Dedicated Leilui Nishmat Saadia ben Miriam A’h by the Torgueman Family
The Building of the Mishkan
Parashat Pekudei like parashat Vayakhel discusses the building of the mishkan. The mishkan was a temporary resting place for the shechina while B'nei Yisrael was traveling in the desert until they got to Eretz Yisrael where they would eventually build the Bet Hamikdash. The parasha begins as it reads in pasuk 22 saying..."Bezalel, son of Uri son of Hur, of the tribe of Judah, did everything that Hashem commanded Moshe". So great was Bezalel that he did not act only on Moshe's command. He had a concept through Ruach Hakodesh of what the Mishkan should look like and he proceeded to build it. Hashem put a special wisdom in Bezael so he was able to build the mishkan according to Hashem's satisfaction. His name "Beza El" means in the shadow of Hashem. Rashi comments on this that Bezalel realized on his own that the proper order was to make the tabernacle first and then acquire the furniture to build into it.
This is repeated from last weeks parasha in Vayekhel, perek 35 pasuk 30/31 where it says..."See Hashem has proclaimed by name, Bezalel, son or Uri son of Hur, of the tribe of Yehudah...He filled him with a G-dly spirit, with the wisdom, insight and knowledge of every craft.” Why does the Torah have to give the lineage multiple times when talking about Bezalel? According to the Meshaah Chochma who lived in the time of the Chafetz Chaim, Bezalel was given this special wisdom as part of a midah keneged midah. The trait of the tribe of Yehudah was to act as Nachshon Ben Aminadav did by jumping into the yam suf and not second guessing himself, thereby showing his Emunah to Hashem that if he jumps...Hashem will split the sea for him and B'nei Yisrael to cross the sea and be saved from the Egyptians.This was the display of courage that the tribe of Yehudah had exemplified their Emunah in Hashem and their mesirut nefesh. Bezalel's grandfather Hur would give up his life rather than worship the avodah zarah of the golden calf! So it’s because of this trait they had...Hashem gave Bezalel, the tremendous wisdom to be able to build the mishkan with all its intricacies which was a kaparah for the sin of the golden calf. Another idea we learn is that it says in the parasha 18 times "Kaasher Tzevah Hashem et Moshe" meaning..."As Hashem Commanded Moshe"...the repeating it 18 times which stands for Life also has a direct connection to the 18 berachot that we have in our Amida that we say 3 times a day.
All Beginnings are Difficult...
In perek 39 pasuk 32 it says that "All the work of the Mishkan, the tent of meeting was completed, and B'nei Yisrael had done everything that Hashem commanded Moshe, so did they do". You would think that this pasuk should be in reverse and read that B'nei Yisrael did all the work and the Mishkan was completed. The reason for this somewhat reverse order is because B’nei Yisrael did their share of the work but it was Hashem who actually completed it. We learn from this, that when we start a project, even though it may seem overwhelming at the beginning, we must know that with Hashems help it will get completed as the saying goes..."Kol Hatkachot Kalot" which means "All beginnings are difficult!"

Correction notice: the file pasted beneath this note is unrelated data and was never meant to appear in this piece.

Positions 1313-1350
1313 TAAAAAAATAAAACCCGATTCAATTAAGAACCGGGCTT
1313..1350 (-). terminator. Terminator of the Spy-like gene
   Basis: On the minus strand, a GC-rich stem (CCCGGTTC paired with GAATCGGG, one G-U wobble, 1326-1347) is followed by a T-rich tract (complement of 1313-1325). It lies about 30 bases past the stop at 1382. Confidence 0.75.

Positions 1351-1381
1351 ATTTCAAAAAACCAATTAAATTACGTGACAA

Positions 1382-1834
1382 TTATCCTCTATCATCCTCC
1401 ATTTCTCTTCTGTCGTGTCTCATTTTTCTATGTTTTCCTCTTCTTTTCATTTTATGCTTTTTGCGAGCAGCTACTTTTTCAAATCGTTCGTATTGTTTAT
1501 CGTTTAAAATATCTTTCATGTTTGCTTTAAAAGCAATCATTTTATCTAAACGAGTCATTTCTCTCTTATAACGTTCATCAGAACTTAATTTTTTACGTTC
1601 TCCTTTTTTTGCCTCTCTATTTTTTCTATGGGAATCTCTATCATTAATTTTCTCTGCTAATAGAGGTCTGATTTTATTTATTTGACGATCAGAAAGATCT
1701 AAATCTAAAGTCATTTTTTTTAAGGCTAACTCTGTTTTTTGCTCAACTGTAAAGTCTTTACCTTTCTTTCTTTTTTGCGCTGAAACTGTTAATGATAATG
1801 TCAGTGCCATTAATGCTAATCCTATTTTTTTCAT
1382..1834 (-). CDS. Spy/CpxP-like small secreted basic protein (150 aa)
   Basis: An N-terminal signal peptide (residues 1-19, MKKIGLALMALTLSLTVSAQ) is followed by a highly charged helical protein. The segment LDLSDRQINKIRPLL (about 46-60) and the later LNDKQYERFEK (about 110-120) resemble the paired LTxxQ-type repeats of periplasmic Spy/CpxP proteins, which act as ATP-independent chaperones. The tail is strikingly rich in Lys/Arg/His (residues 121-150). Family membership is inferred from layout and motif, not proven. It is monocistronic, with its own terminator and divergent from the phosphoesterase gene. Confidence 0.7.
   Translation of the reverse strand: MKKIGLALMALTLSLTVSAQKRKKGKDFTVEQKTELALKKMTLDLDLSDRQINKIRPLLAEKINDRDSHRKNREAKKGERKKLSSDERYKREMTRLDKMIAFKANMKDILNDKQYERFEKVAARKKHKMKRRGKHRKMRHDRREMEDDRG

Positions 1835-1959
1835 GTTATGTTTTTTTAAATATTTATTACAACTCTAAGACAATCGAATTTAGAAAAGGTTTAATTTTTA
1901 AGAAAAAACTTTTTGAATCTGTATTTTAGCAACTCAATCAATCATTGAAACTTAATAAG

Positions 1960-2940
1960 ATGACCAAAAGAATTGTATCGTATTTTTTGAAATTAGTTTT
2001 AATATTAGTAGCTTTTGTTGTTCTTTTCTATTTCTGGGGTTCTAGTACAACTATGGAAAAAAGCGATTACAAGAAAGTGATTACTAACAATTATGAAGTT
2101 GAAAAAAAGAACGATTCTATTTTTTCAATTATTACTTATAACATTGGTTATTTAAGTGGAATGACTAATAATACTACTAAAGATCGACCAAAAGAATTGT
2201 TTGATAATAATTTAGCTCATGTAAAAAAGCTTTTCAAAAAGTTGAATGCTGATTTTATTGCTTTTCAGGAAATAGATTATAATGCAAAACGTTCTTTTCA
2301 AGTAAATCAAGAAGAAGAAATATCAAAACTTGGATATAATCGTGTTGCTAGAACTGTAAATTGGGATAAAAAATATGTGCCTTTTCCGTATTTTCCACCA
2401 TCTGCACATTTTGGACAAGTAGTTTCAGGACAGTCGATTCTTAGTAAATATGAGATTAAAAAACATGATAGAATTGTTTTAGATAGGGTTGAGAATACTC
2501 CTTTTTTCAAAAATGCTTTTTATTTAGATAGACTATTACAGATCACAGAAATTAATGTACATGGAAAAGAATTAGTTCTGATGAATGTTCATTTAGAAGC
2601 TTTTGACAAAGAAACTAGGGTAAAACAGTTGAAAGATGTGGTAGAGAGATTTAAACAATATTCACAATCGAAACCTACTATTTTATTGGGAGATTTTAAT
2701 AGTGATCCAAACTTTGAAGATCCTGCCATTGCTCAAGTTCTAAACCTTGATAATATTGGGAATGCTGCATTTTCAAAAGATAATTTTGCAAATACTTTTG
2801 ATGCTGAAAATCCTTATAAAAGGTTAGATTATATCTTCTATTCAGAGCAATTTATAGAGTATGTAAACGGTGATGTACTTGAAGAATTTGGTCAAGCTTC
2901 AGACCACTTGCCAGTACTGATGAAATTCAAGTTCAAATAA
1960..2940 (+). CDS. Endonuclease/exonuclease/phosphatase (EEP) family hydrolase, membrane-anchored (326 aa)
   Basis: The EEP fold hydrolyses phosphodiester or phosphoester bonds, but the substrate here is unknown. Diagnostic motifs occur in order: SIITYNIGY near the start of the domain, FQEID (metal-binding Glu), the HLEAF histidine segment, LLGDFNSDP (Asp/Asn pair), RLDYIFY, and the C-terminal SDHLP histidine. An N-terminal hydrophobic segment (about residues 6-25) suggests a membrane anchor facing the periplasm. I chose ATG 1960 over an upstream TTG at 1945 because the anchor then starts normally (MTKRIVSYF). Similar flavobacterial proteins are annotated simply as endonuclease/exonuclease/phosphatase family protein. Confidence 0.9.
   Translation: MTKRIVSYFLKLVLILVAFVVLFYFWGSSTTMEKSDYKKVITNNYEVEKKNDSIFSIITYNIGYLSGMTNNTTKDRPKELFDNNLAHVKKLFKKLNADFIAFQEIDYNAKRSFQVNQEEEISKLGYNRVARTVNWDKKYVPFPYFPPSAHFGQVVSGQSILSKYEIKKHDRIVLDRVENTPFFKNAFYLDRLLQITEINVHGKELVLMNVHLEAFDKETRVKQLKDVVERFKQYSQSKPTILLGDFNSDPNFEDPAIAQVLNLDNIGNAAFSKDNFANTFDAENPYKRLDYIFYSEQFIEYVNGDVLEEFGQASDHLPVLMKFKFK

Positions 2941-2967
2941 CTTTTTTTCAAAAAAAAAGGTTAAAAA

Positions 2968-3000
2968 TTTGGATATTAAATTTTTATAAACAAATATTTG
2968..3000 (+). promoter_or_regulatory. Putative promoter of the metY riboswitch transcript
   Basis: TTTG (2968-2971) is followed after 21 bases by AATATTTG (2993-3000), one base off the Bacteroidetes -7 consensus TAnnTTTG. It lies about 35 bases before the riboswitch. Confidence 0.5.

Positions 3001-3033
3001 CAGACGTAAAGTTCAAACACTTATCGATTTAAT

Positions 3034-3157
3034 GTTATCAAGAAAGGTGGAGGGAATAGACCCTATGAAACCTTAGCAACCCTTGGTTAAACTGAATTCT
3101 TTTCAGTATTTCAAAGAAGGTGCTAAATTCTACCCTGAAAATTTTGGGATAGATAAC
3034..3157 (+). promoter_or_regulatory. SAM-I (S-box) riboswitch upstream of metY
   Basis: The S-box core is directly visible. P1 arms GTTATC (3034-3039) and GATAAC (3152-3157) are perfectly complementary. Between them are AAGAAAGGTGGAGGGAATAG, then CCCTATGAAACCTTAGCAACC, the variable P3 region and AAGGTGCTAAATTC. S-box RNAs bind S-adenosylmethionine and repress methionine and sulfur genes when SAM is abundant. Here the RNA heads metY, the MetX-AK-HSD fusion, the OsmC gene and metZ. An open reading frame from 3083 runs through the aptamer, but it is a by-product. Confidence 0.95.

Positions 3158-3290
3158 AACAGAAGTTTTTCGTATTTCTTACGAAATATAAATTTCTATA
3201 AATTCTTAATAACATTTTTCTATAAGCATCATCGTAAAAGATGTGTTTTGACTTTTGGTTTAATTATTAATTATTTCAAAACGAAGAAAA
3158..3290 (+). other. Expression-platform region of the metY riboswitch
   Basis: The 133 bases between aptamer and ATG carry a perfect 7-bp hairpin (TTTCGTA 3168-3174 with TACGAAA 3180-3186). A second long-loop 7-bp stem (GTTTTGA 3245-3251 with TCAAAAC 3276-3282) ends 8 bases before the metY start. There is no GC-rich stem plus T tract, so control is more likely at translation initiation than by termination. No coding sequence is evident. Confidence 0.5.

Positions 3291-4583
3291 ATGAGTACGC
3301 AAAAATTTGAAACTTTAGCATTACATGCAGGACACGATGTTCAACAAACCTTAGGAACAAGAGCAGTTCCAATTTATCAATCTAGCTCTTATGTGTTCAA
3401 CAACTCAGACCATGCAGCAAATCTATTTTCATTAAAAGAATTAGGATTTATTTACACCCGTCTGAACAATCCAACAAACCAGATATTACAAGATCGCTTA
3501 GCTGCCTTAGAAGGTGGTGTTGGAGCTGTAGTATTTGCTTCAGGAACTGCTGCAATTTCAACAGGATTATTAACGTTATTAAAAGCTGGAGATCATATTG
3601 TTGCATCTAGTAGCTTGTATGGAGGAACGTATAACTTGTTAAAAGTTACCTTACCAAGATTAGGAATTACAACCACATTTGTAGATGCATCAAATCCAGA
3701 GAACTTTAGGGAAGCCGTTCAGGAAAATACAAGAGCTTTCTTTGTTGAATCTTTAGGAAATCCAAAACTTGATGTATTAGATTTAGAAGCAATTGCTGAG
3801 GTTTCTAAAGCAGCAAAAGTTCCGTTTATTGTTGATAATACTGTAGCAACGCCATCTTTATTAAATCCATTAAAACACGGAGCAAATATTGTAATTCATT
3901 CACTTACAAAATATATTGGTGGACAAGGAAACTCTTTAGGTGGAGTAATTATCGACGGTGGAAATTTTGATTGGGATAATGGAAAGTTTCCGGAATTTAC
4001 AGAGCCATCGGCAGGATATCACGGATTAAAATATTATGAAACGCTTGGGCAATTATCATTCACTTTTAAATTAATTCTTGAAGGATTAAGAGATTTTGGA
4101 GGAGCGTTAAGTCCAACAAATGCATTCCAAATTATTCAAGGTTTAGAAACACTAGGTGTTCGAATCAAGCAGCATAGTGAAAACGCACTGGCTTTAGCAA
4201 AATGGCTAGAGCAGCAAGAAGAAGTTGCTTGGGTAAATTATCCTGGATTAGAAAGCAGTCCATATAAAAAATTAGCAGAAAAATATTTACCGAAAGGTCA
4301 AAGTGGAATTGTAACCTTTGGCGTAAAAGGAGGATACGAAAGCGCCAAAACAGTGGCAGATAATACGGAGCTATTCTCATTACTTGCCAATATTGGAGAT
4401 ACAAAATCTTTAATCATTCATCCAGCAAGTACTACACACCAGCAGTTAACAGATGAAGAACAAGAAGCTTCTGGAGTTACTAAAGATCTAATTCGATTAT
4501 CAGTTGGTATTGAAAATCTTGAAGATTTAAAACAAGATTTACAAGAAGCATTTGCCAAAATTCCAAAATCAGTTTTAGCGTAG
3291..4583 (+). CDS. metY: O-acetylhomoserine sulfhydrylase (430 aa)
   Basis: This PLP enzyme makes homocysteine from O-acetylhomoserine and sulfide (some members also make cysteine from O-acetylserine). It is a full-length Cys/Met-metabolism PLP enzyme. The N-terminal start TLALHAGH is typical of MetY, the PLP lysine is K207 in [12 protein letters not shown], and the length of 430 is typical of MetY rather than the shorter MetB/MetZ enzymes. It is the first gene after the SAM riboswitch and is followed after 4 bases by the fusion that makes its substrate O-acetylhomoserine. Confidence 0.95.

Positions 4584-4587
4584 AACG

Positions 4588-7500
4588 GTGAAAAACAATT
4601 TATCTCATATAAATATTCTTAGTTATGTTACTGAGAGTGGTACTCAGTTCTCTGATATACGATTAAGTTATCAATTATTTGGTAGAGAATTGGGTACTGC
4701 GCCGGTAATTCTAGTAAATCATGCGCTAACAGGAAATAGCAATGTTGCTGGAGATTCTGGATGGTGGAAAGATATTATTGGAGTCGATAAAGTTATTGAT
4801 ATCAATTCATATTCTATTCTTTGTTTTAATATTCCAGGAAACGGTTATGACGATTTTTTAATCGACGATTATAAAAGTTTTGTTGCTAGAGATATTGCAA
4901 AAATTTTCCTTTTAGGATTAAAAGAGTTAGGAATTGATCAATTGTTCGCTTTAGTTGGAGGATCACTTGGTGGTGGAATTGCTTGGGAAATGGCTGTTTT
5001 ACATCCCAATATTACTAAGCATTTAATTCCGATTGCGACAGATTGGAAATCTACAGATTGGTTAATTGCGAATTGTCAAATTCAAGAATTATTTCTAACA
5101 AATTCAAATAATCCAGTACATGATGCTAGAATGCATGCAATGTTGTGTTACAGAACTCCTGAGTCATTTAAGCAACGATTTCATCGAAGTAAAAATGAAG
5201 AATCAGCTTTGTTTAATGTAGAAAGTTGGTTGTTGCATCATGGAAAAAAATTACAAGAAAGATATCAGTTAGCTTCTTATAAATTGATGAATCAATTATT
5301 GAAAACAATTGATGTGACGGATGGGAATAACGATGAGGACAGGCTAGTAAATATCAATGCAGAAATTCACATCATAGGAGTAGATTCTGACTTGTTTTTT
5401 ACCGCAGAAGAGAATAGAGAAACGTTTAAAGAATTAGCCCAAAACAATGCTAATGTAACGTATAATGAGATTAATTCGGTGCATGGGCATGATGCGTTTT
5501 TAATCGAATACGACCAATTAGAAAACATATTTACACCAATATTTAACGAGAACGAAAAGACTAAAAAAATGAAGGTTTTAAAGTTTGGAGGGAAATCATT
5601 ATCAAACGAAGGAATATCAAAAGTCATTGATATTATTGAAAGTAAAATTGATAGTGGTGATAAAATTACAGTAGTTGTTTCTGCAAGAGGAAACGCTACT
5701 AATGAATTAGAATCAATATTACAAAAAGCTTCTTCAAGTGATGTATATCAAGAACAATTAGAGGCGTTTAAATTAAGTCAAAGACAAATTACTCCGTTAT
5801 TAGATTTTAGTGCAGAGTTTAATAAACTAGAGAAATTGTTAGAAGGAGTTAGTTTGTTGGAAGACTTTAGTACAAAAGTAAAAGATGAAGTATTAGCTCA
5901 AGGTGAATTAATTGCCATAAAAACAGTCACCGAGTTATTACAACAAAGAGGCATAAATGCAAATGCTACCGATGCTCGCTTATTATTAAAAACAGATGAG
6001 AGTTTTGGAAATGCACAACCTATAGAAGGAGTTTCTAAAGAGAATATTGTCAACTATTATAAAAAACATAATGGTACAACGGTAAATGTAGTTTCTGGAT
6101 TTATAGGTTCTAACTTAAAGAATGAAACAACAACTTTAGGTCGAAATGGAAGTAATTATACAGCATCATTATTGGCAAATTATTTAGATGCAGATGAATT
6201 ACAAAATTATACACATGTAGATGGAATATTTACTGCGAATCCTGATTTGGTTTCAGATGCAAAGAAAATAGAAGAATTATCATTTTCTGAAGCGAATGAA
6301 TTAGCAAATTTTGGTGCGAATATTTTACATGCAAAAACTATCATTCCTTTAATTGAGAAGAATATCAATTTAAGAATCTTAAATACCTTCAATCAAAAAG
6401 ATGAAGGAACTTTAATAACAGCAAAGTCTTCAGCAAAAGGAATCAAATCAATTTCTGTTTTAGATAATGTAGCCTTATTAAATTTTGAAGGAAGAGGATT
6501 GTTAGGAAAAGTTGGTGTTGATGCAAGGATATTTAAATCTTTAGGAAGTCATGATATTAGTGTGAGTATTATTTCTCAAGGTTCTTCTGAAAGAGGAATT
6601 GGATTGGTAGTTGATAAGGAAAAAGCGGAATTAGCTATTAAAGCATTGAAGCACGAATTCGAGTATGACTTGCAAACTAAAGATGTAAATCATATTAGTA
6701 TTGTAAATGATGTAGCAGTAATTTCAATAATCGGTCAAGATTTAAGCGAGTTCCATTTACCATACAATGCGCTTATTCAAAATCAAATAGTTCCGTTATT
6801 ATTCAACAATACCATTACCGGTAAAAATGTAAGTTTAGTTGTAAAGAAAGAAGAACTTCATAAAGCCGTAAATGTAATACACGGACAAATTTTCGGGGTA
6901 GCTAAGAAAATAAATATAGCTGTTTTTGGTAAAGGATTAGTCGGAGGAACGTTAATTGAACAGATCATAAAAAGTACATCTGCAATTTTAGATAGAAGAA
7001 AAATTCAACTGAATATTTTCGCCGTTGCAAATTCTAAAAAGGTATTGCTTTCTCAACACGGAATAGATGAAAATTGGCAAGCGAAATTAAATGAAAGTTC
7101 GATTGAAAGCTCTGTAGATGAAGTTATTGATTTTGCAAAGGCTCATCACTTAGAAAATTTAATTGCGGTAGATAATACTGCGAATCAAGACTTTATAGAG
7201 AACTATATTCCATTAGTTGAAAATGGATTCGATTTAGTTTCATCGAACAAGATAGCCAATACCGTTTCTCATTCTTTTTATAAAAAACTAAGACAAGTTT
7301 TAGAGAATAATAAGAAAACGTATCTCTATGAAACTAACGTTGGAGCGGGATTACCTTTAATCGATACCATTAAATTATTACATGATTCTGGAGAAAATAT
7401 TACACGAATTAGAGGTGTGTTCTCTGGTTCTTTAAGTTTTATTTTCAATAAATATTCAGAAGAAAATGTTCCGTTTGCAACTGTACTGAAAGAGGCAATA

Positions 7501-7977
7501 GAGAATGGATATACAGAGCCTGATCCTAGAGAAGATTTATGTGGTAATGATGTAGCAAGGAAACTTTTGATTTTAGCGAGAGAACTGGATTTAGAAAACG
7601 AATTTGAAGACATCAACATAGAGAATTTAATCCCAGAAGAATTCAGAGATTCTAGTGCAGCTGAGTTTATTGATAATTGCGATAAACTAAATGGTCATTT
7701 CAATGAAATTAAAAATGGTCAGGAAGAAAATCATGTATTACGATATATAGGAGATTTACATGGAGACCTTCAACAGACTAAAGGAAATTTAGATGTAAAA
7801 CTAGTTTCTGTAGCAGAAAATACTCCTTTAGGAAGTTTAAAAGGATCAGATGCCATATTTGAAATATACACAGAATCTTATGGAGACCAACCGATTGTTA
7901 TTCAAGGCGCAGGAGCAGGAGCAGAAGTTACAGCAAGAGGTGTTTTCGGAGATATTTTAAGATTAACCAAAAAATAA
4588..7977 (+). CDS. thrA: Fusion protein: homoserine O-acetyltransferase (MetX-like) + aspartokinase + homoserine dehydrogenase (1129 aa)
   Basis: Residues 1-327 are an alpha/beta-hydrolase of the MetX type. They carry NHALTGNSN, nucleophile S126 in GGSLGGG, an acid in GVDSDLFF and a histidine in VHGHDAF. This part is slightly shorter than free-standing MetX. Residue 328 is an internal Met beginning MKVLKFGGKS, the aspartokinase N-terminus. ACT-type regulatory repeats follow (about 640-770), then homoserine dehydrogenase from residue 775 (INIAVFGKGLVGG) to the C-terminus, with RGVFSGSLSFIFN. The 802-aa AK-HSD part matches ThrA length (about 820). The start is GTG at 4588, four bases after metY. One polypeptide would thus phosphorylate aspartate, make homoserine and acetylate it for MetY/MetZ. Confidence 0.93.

In addition, there is another difficulty. Throughout Chapter 39, we find the words, “Ka’asher tzivah Hashem et Moshe – [They did] as Hashem commanded Moshe,” when discussing each task that was completed. Following this, it says, “Vayaasu Bnei Yisrael Ke’chol asher tzivah Hashem et Moshe – Bnei Yisrael did all that Hashem commanded Moshe” (39:32). At no time does the Torah say that they did all He commanded them, only that they did it as Hashem commanded Moshe.
But in the last pasuk in Chapter 39, we find a switch: In the second verse cited above, it says “ka’asher tzivah Hashem – as Hashem commanded,” not Moshe. Why is there a change at this point? And does this change relate to the berachah that Moshe then gave them?
When asked by an important person to perform a service for him, we do it so quickly. It feels great to do a favor for a dignitary or famous person. We do it with zeal, and we even look forward to the opportunity to do it again. Yet, if the same person would send his assistant, who would request the same service in the name of the dignitary, the performance of the service may be somewhat lackluster. The person will comply; however, since the personal nature of the request is missing, the one doing the service will not associate his actions that closely with the great person requesting it.
Hashem gave Moshe instructions with which to task B’nei Yisrael. They were never given a direct command from Hashem. The Torah makes clear that they did “as Hashem commanded Moshe,” based on secondhand instructions. Of course, they still complied. Yet, even after all was said and done, Moshe saw that their enthusiasm and zest were as high as can be. Hearing the order from Moshe – and not Hashem – did not decrease their devotion to the project. They built the Mishkan as if they were given instructions directly from Hashem.